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'Spit' Has Polish, but Memories Can Mar

May 14, 1999|F. KATHLEEN FOLEY

The first word that comes to mind in discussing Clarinda Ross' one-woman show "Spit Like a Big Girl" at the Met is--genteel. That's not damning with faint praise, either. Gentility is in short supply in today's rough-and-tumble world of uncensored stand-up and raw solo shows, and Ross' personal history about coming of age in the South is gentle, sweet and unvaryingly classy. Add to that Ross' enormous likability as a performer and a thoughtful staging by director Colin Campbell, and it would seem you have a winning combination.

It would seem. However an intermittently effective storyteller she is, Ross makes the common error of delving too exhaustively into the minutiae of her personal history. Some reminiscences--her failed marriage to an alcoholic, her travails and triumphs as the mother of a mentally retarded child, and her sweet courtship with her present husband--are absorbing, even cathartic. Other accounts--the make and model of Ross' first car, her blow-by-blow description of various acting jobs, her relocation to Los Angeles--are both overly specific to her own experience and too general in the telling.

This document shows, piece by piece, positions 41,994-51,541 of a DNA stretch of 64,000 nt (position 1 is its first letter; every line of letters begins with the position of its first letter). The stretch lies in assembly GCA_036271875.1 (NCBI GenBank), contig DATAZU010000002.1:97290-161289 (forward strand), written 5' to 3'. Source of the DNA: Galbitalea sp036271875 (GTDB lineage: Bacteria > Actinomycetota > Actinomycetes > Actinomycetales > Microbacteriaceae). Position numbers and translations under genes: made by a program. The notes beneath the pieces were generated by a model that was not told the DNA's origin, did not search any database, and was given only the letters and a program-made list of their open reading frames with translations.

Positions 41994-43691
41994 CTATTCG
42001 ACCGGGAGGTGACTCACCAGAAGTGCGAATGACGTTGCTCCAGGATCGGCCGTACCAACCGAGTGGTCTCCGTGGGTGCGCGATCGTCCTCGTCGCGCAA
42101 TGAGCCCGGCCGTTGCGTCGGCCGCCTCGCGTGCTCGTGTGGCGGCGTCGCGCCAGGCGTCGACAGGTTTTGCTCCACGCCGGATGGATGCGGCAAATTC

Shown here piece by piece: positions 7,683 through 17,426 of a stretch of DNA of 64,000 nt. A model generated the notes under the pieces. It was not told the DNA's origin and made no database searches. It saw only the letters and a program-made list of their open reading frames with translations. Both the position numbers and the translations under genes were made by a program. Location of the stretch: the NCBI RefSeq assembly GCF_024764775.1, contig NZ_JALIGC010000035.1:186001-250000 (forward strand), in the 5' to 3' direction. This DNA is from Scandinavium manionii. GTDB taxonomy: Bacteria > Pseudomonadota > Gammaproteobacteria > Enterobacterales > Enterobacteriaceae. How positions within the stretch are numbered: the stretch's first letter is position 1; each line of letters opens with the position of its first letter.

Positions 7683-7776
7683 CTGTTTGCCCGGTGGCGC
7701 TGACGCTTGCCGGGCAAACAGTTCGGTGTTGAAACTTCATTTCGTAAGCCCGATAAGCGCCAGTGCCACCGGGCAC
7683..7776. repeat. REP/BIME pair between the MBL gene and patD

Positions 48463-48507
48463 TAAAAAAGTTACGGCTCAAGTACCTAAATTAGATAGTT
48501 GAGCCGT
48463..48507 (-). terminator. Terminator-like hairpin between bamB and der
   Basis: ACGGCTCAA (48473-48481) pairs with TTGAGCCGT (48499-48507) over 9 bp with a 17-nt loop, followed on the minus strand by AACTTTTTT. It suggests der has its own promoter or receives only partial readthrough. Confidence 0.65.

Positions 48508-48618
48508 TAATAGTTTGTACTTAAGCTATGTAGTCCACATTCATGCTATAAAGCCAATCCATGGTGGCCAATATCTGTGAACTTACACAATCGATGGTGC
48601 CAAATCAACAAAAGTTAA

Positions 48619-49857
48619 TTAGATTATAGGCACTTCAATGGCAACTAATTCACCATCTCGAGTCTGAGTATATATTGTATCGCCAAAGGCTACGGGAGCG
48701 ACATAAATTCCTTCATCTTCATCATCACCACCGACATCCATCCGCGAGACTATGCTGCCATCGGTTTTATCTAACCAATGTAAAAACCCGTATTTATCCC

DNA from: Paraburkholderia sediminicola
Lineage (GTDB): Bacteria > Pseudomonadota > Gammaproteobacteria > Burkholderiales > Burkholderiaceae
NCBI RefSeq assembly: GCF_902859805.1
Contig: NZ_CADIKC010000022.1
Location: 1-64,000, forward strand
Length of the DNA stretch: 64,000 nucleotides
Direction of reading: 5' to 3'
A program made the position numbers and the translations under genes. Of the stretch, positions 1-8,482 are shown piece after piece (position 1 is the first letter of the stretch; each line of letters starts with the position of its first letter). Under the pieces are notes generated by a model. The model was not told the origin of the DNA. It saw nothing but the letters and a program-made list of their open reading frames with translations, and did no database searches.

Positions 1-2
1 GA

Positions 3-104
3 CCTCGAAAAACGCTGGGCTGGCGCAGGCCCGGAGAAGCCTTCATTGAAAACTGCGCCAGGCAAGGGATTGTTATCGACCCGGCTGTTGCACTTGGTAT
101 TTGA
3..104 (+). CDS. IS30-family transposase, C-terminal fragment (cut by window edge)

A "birds and bees" talk between Ross and her Southern intellectual mother becomes little more than a generic conversation, while Ross' recitation of her grandmother's rules of etiquette (don't wear white before Memorial Day; be kind to old folks) holds few surprises. Ross brandishes her Southern-ness proudly, but largely fails to convey the rich eccentricity that is as much a product of the region as red-eye gravy and NASCAR racing.

*

* "Spit Like a Big Girl," Met Theatre, 1089 N. Oxford Ave., Los Angeles. Thursdays-Saturdays, 8 p.m. Ends June 19. $12. (323) 957-1152. Running time: 2 hours, 10 minutes.

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